Malden Green

Malden Green, Kingston/​Sutton

A little-used name for the eastern end of Old Malden, nowadays increasingly considered to be part of Worcester Park


A semi-detached house on Malden Green Avenue
A house on Malden Green Avenue

The green that gives the locality its name lies north-west of Worcester Park station and was also known as Lower Green. Like many village greens, this was common land that was progress­ively whittled away until a central fragment was saved in perpetuity.

By the 19th century, the local authority was vigil­antly guarding the green’s integrity. William Baker, a Cheam tea dealer, was found guilty of enclosing a quarter-acre in 1844 and told to remove his fence or pay a £20 fine.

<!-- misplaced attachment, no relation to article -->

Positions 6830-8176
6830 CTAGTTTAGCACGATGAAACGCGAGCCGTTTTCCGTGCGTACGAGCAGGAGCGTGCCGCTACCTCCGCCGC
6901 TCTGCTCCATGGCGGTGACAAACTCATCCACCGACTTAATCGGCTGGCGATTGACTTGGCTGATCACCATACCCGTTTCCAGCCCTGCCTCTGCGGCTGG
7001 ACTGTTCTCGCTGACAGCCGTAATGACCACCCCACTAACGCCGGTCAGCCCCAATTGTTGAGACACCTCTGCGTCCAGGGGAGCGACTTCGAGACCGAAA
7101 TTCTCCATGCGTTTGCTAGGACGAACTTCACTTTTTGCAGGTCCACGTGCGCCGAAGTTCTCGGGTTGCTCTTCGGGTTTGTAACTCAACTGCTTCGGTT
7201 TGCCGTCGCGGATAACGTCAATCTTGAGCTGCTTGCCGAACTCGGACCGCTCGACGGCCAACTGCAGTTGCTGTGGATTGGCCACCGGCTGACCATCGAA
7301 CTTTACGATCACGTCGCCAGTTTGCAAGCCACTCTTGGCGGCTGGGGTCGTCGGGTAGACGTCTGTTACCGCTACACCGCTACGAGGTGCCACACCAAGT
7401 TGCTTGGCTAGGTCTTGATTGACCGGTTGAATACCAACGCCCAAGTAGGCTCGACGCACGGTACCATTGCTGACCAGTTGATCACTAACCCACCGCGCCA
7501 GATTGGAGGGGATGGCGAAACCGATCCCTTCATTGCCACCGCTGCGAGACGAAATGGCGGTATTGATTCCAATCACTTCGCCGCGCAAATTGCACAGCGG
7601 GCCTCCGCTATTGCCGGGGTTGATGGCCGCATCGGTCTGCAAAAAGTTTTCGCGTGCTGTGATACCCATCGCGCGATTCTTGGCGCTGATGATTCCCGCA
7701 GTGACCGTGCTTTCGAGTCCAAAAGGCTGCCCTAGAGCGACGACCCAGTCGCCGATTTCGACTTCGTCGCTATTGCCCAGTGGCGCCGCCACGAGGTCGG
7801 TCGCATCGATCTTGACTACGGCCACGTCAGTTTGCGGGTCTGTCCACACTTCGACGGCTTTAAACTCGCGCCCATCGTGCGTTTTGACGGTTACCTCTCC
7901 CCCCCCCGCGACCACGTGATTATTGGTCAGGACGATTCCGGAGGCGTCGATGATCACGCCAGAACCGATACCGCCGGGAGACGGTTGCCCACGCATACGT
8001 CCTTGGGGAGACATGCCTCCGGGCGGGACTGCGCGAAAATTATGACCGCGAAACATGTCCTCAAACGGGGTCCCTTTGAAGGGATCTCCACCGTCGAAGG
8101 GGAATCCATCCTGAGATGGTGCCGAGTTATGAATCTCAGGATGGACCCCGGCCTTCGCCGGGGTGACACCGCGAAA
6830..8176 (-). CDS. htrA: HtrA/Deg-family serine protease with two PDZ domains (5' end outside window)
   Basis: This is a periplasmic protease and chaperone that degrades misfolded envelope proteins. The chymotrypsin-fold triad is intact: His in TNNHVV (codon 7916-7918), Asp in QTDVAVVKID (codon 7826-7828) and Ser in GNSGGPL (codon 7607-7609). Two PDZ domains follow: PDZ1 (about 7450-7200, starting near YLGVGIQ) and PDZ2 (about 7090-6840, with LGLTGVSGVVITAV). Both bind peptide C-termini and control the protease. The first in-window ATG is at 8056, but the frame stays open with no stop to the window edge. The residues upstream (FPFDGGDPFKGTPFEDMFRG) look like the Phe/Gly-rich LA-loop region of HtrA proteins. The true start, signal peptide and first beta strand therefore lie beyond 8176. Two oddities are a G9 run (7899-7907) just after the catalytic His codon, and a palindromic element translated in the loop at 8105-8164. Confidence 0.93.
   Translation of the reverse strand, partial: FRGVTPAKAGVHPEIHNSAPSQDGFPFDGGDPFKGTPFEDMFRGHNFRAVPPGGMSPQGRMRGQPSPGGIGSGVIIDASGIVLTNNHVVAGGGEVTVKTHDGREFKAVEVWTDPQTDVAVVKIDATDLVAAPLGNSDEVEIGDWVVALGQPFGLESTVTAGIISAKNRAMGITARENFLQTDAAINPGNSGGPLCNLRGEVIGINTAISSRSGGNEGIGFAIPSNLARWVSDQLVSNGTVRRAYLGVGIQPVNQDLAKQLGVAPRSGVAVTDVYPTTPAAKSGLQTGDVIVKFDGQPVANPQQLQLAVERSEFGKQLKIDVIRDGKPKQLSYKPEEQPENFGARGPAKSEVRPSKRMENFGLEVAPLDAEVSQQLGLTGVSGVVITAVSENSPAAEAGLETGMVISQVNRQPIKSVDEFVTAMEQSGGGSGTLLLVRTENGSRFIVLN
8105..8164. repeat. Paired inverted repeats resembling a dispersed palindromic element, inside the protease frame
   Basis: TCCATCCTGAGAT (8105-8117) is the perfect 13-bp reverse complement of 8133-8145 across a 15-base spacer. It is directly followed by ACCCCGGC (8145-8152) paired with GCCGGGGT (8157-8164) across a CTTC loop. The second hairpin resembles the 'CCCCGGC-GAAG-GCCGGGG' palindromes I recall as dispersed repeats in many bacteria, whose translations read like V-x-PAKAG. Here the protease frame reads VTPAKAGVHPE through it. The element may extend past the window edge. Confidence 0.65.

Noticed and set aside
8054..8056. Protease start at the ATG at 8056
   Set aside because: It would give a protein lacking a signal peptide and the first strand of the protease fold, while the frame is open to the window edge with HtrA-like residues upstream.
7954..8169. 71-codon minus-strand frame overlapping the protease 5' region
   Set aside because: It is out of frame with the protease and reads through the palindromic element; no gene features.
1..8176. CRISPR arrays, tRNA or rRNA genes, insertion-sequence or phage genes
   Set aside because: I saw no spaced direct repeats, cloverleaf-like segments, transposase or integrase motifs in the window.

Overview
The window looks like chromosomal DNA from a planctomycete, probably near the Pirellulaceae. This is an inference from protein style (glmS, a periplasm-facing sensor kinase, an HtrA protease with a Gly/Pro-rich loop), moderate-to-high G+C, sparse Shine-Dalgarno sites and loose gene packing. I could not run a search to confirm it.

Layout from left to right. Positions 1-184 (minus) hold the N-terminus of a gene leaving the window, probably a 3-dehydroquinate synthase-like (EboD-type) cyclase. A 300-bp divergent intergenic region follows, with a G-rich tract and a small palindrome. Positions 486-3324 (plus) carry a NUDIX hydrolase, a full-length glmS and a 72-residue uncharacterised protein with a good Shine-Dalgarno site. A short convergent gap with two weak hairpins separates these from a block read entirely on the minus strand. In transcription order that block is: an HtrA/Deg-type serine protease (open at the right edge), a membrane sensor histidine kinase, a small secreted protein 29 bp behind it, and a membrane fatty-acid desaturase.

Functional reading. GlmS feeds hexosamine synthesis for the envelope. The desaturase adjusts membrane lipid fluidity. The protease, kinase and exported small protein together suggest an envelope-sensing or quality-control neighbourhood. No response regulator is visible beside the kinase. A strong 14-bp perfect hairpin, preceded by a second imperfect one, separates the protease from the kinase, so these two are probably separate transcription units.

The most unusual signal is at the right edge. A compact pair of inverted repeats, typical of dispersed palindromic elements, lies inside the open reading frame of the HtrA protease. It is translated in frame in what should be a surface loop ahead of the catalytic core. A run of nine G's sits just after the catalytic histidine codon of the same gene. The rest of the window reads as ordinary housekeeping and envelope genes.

But in 1859 Worcester Park station was built on the common land and the railway line split the green in two.

In 1908 Parliament passed an act author­ising the Metropolitan Commons (Malden Green) Scheme, which gave permanent protection to the five-acre common. Nevertheless, encroachment by various house­holders continued to cause problems and a local butcher had a hut forcibly removed from the green in 1925.

The part of the green east of the railway line is now a sports ground, which was brought entirely under the authority of Sutton council in 1995.

Malden Green Farm is a Grade II listed farmhouse that juts into the green. The farm’s remaining land recently disap­peared beneath Barratt’s Hollybrook devel­opment of 50 executive-style houses.

Postcode area: Worcester Park KT4